That language was fashionable in England before the Conquest, and became, after that event, the only language used at the court of London. As the various conquests of the Normans, and the enthusiastic valor of that extraordinary people, had familiarized the minds of men with the most marvellous events, their poets eagerly seized the fabulous legends of Arthur and Charlemagne, translated them into the language of the day, and soon produced a variety of imitations. The adventures attributed to these monarchs, and to their distinguished warriors, together with those of many other traditionary or imaginary heroes, composed by degrees that formidable body of marvellous histories which, from the dialect in which the most ancient of them were written, were called “Romances.”
The earliest form in which romances appear is that of a rude kind of verse. In this form it is supposed they were sung or recited at the feasts of princes and knights in their baronial halls. The following specimen of the language and style of Robert de Beauvais, who flourished in 1257, is from Sir Walter Scott’s “Introduction to the Romance of Sir Tristrem”:
“Ne voil pas emmi dire,
Ici diverse la matyere,
Entre ceus qui solent cunter,
E de le cunte Tristran parler.”
“I will not say too
much about it,
So diverse is the matter,
Among those who are in the habit of telling
And relating the story of Tristran.”
This is a specimen of the language which was in use among the nobility of England, in the ages immediately after the Norman conquest. The following is a specimen of the English that existed at the same time, among the common people. Robert de Brunne, speaking of his Latin and French authorities, says:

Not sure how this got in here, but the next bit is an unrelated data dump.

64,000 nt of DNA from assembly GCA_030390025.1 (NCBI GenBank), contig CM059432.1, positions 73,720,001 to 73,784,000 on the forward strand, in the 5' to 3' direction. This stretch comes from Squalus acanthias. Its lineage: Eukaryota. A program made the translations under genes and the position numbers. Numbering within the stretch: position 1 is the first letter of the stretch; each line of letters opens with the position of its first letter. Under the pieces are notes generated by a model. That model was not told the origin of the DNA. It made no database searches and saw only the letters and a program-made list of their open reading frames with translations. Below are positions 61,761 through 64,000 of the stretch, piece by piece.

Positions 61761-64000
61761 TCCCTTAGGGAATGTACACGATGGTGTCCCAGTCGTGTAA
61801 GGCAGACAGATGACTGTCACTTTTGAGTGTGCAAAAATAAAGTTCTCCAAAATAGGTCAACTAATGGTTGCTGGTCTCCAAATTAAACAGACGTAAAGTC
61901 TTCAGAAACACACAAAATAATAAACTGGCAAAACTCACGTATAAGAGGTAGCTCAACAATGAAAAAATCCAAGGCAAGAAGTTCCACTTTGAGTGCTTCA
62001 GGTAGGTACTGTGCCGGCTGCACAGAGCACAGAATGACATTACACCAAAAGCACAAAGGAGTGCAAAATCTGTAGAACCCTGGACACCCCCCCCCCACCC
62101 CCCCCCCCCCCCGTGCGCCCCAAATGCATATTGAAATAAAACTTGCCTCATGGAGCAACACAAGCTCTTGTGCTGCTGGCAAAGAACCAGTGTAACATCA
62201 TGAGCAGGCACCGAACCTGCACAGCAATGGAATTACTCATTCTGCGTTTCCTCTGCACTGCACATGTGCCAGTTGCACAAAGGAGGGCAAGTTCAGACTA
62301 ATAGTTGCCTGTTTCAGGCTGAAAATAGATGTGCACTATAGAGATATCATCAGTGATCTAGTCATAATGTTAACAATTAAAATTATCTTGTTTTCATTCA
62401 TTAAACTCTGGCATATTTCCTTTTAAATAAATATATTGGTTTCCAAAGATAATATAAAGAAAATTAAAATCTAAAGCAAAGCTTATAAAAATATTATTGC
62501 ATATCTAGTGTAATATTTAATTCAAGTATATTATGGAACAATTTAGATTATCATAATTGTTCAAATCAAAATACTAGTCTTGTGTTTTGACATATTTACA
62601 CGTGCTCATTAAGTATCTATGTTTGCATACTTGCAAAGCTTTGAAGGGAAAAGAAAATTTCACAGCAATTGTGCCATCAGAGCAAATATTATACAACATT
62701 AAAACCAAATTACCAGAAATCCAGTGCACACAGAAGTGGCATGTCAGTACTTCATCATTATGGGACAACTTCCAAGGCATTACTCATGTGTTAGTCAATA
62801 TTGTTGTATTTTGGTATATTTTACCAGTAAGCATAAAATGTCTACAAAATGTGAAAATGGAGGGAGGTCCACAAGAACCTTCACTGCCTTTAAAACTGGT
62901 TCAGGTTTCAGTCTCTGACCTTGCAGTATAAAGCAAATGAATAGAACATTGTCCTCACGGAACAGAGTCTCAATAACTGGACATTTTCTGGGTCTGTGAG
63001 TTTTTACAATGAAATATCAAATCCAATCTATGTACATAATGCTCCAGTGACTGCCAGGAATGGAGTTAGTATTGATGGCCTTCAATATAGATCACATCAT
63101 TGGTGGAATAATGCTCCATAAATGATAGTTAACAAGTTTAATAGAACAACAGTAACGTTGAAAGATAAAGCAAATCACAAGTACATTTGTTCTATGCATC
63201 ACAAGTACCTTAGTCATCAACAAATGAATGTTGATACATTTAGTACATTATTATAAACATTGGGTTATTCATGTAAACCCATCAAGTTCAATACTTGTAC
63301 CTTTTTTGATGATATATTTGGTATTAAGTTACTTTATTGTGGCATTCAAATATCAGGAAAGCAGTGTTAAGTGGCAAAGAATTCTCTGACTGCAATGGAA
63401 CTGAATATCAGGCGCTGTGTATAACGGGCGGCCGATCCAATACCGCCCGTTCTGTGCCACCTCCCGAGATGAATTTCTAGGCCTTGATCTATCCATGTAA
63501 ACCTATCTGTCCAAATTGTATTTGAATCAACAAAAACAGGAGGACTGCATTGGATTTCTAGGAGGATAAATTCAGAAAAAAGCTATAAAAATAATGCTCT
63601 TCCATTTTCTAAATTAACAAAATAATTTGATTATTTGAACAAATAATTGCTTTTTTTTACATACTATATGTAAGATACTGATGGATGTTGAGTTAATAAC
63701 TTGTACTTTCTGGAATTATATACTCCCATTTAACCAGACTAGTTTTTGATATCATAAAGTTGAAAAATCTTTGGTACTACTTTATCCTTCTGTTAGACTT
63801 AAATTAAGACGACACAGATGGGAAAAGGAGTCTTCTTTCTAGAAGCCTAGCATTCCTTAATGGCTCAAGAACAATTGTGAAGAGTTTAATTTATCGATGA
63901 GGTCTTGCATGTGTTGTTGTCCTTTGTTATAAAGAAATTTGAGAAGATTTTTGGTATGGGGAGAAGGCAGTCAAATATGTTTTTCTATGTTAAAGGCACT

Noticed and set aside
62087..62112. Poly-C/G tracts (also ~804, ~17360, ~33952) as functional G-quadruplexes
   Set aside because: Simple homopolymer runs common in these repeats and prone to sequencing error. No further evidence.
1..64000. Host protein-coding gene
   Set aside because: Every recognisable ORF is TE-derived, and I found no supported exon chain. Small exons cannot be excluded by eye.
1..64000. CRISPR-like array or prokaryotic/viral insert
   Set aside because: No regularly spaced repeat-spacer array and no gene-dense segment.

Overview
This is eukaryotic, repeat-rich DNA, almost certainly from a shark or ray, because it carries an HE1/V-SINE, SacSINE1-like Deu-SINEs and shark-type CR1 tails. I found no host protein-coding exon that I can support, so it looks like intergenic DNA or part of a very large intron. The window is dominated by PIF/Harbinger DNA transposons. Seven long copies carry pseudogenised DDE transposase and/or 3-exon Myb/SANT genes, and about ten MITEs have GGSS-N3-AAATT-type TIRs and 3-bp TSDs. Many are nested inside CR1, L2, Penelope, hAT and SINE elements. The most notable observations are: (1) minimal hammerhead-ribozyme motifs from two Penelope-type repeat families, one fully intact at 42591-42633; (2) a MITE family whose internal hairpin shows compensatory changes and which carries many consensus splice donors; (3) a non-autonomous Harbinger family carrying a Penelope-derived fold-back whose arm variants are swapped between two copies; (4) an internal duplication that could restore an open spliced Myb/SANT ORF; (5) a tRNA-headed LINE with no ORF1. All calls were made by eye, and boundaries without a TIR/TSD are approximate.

“Als thai haf wryten
Haf I alle in myn Inglis layd,
In symple speche as I couthe,
That is lightest in manne’s mouthe.
Alle for the luf of symple men,
That strange Inglis cannot ken.”
The “strange Inglis” being the language of the previous specimen.
It was not till toward the end of the thirteenth century that the prose romances began to appear. These works generally began with disowning and discrediting the sources from which in reality they drew their sole information. As every romance was supposed to be a real history, the compilers of those in prose would have forfeited all credit if they had announced themselves as mere copyists of the minstrels. On the contrary, they usually state that, as the popular poems upon the matter in question contain many “lesings,” they had been induced to translate the real and true history of such or such a knight from the original Latin or Greek, or from the ancient British or Armorican authorities, which authorities existed only in their own assertion.